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Waikids Surgical Ward Blessing Marks End of Era

Media Release

Date: 3 October 2014


Waikids Surgical Ward Blessing Marks End of Era

It has taken many years but finally all Waikids surgical services are in the same ward close to Waikato Hospital’s other critical care services but in the same building as the hospital’s paediatric services.

The newly refurbished Ward E4 Waikids Surgery was blessed this afternoon (Friday 3 October) which marks the end of Waikato DHB’s 10-year $500m building programme.

It was an emotional ceremony for Jan Adams, who has lived and breathed the building programme for every one of those years, as it was her last day as chief operating officer. From Monday, she takes up a job elsewhere with the DHB as primary care strategic liaison.

In her speech, Mrs Adams said Waikids staff and patients had undergone several moves during that time.

“Finally the day’s arrived and all Waikids are home together.

“I’m so relieved the building programme is over.

“It is a great time for me to tick it off and time for me to move on to new challenges that I hope doesn’t take another eight years.

“It’s over and out from me.”

Clinical unit leader Dr Dave Graham said Waikids E4 is where children will come before and after their surgical procedures.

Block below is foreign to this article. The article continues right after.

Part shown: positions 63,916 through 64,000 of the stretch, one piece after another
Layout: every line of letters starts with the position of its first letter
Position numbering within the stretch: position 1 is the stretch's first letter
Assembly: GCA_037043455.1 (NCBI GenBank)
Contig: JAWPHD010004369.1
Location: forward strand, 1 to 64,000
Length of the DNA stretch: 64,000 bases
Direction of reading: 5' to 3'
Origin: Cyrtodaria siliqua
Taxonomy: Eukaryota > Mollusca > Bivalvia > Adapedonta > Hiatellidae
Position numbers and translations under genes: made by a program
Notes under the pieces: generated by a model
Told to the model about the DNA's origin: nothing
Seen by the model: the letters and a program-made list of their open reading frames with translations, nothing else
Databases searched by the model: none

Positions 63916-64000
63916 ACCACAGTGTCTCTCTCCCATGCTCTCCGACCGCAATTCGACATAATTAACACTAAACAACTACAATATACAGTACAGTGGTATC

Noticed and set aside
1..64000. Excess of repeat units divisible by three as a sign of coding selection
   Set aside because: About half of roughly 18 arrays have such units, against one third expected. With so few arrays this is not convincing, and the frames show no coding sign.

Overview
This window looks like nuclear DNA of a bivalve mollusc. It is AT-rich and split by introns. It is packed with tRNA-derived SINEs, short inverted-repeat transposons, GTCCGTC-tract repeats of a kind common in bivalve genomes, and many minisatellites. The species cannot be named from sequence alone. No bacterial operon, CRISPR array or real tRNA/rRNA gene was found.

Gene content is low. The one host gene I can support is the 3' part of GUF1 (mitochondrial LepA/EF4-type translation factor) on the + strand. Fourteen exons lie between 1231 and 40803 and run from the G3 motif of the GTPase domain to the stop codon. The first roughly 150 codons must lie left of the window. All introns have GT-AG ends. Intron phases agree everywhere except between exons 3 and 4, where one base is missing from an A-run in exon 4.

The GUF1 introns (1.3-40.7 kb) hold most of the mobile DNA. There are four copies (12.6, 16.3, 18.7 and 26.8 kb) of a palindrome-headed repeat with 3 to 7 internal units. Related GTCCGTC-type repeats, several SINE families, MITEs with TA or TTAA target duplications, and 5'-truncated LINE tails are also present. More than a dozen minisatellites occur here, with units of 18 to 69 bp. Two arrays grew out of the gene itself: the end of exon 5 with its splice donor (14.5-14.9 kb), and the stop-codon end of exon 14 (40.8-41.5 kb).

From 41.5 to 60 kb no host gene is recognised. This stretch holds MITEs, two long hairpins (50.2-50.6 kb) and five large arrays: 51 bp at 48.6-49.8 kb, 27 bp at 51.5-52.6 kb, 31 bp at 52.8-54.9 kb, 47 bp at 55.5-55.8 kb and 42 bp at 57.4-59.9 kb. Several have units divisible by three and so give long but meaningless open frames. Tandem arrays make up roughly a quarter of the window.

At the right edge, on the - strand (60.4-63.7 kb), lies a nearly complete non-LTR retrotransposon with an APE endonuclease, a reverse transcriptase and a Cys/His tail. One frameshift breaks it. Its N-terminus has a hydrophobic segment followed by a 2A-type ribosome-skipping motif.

“The staff provide continuous and map around care for children.

“Being in a hospital is not a natural place.

“The heart of (this ward) is the staff and families and children who come through here.”

Board member Dr Clyde Wade, a cardiologist at the hospital, praised the work of two people involved in the building programme. The first was building programme director Ian Wolstencroft and the second was Mrs Adams.

“This whole project has touched every part of this organisation. Every bit of this place has been turned on its head.”

At the same time, the hospital had increased its throughput. In the 10 years since the building programme started, Waikato Hospital was seeing 1000 more patients every month.

He saluted Mrs Adams’ leadership.

“She juggled the building programme with production planning and did it with humour and great grace.

“You can be incredibly proud of the facilities we have and you will always be part of it.”

Originally, the children’s surgical services were split across a number of adult services including orthopaedics, ear, nose and throat and as a children’s ward in the Smith Building.

The Smith Building came down early last year to make way for stage 3 of the Meade Clinical Centre and in the interim, they occupied level 7 of the Elizabeth Rothwell Building.

On Monday 13 October, the ward moves to level 4 of Elizabeth Rothwell Building while E7 stays as a potential winter ward with the rest used by the Waikids play specialists who provide a play and recreation programme helping children to cope during their stay in hospital.


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